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you're not being dense - the system is simply telling you that some other user/process has that object locked at the moment.
Usually this means that a connection has been broken, and windows for reasons known only to itself has not released the locks on the file. Mostly this happens when clients timeout during a sync event.
If set, windows will clean this kind of stuff up after a couple of hours (TCP Keepalive) - you can reduce that time though with appropriate registry settings.
If you can bare it, rebooting the server will clear all the locks for sure, or if you want to play, you can clear them up manually with something like process explorer from sysinternals.
alternatively, it could be the account you're running the server under - if your DB is remote, you need to edit the service properties and give it a username/password which can access the remote UNC - remember, localsystem only has access to the .... local system.
You should really put your server process and database on the same box though - by storing the db remotely you're putting about 20x the load on the environment compared to having them co-hosted.
If I had one server on one site, I'd agree with you. As it happens, I've got 40+ sites scattered across a wide area so I need servers at each site but I also need one object directory. Now, if you could host the object directory inside active directory, we might be talking.... :)
So instead of routing one port from the 40 sites to one server/db combo, you're routing NetBIOS traffic (which is 20x bigger) over the WAN between each site and your database?
What am I missing here? Are you distributing the database somehow to the 40 sites?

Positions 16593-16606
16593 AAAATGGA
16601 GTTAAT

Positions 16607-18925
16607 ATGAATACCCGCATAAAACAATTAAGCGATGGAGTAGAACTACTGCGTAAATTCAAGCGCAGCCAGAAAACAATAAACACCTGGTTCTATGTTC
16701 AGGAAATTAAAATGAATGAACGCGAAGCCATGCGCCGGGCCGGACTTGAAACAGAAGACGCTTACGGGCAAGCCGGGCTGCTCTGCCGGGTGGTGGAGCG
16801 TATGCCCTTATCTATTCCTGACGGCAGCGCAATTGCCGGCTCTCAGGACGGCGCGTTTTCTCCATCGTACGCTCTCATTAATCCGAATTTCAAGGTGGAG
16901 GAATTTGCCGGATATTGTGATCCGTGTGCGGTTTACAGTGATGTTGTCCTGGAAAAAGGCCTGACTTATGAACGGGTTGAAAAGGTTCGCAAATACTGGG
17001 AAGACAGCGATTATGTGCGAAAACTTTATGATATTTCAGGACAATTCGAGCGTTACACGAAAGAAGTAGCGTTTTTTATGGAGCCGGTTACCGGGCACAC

Instead of having 800 machines trying to talk to one database server across the WAN, I'll have 800 machines talking to 40 database servers over the LAN and those 40 servers talking to the object directory over the WAN. Surely this is better?
If I'm on completely the wrong track, it is, fortunately, not too late for me to change my mind :)
The server>database traffic is around 20x the client>server traffic, so in theory your architecture should be slow or unusable.
Think about it like this, imagine you want to copy a file between your client and server - in our case, the communication between the client and server is compressed, but the communication between the server and database is not. So, it would be better from a network perspective would it not to copy the file compressed direct to the database?
SafeBoot is not like EPO AV - each server does not cache the database content, it just exposes it over IP. Every request for data by a client ends up accessing files in the database, so splitting the two does not save traffic, it adds to it.
I hope that helps explain things? Personally I hate to be gloomy but I've never seen a customer set up like you intend (successfully), and the architecture wasn't built to support it. Once server/db combo will support 800 machines without any problems, and think of all the hardware you'll be saving. You could buy a really nice box+backup and still have budget to spare. wink
That explains things alright. Thanks for that! I'll be changing my strategy then :)
What you didn't point out but which I did realise over the weekend is that if I did things my way, the traffic to and from the database wouldn't be unencrypted :(
the server>db data is encrypted, but at a lower level than the client>server communications. It's the server which does the db decryption in memory.
We have about 6000 machines all across the US calling home to a single DB server. So if you were concerned, about 800... I wouldn't worry.